Example of a due SMART goal: Let’s look at a simple health example. Everyone decides to go to the gym more often’ in the New Year. Your SMART workout goals will include exactly how many times you go to the gym and how many hours you will work out. It’s not a rough goal, you’ll decide that you’ll work out three times a week, one hour a day next month. Or, if you want to lose weight, you will set a goal with a deadline for I will lose about 5 kg in the next 3 months”. Then, set a step-by-step goal to check every two weeks so you don’t get off-plan. Naturally, other details of this goal will be determined by the rest of the SMART criteria.

Best Practice: How to Write Your Own SMART Goal

Using all five of SMART’s criteria sets strong and direct goals. But this is not the end. Now that you know exactly what SMART is like, let’s take a look at some best practices to consider when setting your own goals.

1. Set goals by reflecting your own needs

SMART goals are good when the KPIs you set are good. Business needs are not all the same, even in the same industry. Choosing a KPI because it doesn’t reflect your business goals and because someone else is using it, or because a post on the Internet tells you to do so, can go the wrong way. You can talk at length about specific metrics to avoid, but you should always carefully consider what best suits your personal or business needs.

2. Using SMART as a form of communication and transparency

As with all forms of communication, using clear information enables teams and managers to act better accordingly. You design SMART as a way to tell you exactly where you are and how well you are doing. If everyone in the business understands your goals and the criteria for reaching them, you can work together to succeed.

3. Carefully planning, progressing and checking the best route

It’s a good idea to plan a sequence of tasks and a sequence of achievements that will help you reach your long-term goals effectively. As SMART emphasises dividing your goals in detail, you will set goals in several stages. Some goals take effect immediately and others become effective depending on the success of others.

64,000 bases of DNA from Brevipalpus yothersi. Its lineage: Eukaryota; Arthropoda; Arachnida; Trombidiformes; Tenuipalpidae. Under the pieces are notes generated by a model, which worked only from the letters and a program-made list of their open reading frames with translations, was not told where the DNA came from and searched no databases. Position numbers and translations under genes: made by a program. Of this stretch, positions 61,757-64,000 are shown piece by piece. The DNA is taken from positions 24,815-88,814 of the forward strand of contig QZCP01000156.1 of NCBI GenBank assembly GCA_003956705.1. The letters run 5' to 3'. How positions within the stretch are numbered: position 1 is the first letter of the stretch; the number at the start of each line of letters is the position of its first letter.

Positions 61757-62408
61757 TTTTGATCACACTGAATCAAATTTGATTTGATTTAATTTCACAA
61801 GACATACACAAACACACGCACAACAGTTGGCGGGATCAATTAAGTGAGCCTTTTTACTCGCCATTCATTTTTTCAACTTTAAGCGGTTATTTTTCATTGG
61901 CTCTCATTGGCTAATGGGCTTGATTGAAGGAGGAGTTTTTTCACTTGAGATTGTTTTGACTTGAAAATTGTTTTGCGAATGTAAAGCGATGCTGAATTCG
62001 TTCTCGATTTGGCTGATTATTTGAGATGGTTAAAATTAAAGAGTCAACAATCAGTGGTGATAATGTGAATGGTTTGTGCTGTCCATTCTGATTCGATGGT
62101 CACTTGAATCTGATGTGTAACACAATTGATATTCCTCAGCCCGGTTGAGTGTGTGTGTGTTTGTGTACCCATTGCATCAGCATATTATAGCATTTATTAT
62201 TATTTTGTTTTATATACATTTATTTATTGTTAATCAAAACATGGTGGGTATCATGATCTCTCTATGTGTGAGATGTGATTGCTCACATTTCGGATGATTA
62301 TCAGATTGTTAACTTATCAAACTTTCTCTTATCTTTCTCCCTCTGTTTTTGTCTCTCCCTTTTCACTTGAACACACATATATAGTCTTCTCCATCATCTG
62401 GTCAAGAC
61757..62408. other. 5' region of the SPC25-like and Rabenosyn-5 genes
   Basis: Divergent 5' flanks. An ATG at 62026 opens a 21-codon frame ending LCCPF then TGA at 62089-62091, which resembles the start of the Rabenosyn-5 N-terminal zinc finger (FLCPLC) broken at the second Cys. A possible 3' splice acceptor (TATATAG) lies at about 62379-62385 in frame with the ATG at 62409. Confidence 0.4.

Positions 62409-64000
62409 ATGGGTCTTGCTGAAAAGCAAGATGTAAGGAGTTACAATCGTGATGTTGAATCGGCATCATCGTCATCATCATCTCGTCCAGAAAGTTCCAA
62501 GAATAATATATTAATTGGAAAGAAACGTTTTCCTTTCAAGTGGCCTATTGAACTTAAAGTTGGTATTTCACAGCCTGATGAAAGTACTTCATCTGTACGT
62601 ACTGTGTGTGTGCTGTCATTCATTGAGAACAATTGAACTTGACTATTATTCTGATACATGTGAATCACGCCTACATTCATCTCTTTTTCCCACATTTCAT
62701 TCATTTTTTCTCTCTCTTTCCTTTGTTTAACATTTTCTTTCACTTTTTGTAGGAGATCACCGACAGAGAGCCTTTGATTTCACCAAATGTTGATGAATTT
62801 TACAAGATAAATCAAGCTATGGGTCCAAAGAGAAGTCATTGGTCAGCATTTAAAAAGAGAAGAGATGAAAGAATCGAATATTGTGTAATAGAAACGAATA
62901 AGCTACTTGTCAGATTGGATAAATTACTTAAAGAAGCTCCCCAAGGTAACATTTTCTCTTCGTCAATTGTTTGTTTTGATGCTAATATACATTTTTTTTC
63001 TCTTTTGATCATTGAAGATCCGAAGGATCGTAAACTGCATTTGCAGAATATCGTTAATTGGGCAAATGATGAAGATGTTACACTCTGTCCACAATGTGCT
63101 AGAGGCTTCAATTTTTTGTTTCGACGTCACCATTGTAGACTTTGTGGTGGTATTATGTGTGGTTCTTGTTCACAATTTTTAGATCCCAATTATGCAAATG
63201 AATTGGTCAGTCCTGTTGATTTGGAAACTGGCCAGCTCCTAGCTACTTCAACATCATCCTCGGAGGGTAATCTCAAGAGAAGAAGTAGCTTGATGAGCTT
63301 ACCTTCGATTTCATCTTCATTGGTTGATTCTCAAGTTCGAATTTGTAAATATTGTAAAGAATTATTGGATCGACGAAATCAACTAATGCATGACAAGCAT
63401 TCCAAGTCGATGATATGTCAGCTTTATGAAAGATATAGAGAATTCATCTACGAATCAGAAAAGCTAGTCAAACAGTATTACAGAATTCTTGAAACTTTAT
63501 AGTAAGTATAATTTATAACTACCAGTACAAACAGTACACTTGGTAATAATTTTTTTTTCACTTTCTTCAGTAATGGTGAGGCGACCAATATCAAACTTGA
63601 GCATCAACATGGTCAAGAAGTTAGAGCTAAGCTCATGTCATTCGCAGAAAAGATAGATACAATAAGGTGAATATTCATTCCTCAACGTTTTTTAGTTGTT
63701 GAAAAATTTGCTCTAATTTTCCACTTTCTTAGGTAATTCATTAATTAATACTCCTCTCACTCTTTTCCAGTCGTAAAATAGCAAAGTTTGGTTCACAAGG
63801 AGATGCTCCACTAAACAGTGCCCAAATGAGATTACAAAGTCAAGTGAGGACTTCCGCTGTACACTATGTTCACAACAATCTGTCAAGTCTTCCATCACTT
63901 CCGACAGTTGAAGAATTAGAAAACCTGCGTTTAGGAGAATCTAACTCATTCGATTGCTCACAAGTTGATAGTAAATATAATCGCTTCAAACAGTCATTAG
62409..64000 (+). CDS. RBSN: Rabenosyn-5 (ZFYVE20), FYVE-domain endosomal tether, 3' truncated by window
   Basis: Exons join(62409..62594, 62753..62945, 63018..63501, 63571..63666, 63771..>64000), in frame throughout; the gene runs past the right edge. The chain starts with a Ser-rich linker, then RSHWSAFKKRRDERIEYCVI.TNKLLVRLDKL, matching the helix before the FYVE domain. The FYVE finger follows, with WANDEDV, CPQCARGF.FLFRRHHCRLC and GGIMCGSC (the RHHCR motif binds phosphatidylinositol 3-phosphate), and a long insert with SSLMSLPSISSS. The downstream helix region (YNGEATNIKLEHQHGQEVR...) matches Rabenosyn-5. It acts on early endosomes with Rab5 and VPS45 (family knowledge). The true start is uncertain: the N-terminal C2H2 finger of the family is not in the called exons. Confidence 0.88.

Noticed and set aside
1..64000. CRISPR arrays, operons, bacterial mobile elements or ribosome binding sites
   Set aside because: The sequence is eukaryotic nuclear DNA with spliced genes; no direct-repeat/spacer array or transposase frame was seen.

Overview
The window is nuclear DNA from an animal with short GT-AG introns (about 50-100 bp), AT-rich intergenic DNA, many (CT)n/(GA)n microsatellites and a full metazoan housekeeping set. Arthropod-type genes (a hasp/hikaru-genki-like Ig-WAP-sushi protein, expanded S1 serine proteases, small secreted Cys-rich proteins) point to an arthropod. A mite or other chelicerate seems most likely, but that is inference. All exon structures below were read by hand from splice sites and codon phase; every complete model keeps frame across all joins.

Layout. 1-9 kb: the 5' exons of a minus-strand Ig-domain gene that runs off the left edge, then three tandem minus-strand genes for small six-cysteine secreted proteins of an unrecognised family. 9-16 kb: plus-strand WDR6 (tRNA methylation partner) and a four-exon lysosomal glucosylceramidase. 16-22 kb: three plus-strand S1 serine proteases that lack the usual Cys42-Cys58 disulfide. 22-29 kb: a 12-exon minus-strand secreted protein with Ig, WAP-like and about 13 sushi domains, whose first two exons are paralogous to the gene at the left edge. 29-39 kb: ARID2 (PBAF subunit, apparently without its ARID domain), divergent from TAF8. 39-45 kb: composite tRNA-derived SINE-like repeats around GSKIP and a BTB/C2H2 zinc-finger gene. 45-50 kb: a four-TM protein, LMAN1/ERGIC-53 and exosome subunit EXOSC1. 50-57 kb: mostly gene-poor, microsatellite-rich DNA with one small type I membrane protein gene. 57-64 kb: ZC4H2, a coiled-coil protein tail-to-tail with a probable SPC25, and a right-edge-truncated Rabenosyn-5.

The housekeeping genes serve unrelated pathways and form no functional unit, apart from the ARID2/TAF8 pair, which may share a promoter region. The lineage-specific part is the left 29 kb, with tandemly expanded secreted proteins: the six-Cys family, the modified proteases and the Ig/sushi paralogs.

Use historical data to predict potential problems along the way and plan step-by-step goals to check for KPI adjustments. If you have a goal with a one-year deadline, you can plan to check the goal quarterly. If you check that way, you’ll know if you’re off-plan, as if you were using GPS.

4. SMART is not just for large corporate or team goals

SMART is a criterion that is often referred to as a very useful way to set and track business goals and metrics, but it also works well for individuals. Don’t hesitate to use SMART standards for individuals or small teams. When employees can track their performance against grand objectives and metrics, they can better understand how their performance directly impacts the organisation’s performance on a larger scale.

Or, if you prefer, you can use SMART for a completely different area than business. You can use your SMART knowledge for anything-New Year’s resolutions, athletic goals, job search, home decorating plans, and more.

5. SMART is only effective when long-term strategy makes sense

You should also know that SMART has two different flaws.

First, SMART breaks down big strategies into small pieces that can be implemented and achievable. If your overall strategy or vision is wrong, SMART will only help you achieve the goals that poor strategy calls for.

Second, SMART is a way to set goals, not a way to analyse success and failure. When setting goals, it’s not too late to include explicit evaluation and review steps to make the goal-setting process smarter. And always pay attention to how you design your next SMART goal that is better than the last one. When evaluating, consider the unexpected risks, questions you missed, and who you had to commit. After all, SMART is just a set of criteria and considerations, it’s up to us to ponder how to set better goals.